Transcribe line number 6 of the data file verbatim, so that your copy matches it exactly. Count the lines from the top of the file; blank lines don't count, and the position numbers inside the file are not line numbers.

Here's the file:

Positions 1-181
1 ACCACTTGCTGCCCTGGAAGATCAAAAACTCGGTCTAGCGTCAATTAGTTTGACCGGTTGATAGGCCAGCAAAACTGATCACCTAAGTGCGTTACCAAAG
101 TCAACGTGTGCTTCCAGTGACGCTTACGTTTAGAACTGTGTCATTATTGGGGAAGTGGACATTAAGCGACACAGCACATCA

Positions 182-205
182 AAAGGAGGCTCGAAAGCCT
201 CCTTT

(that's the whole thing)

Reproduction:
201 CCTTT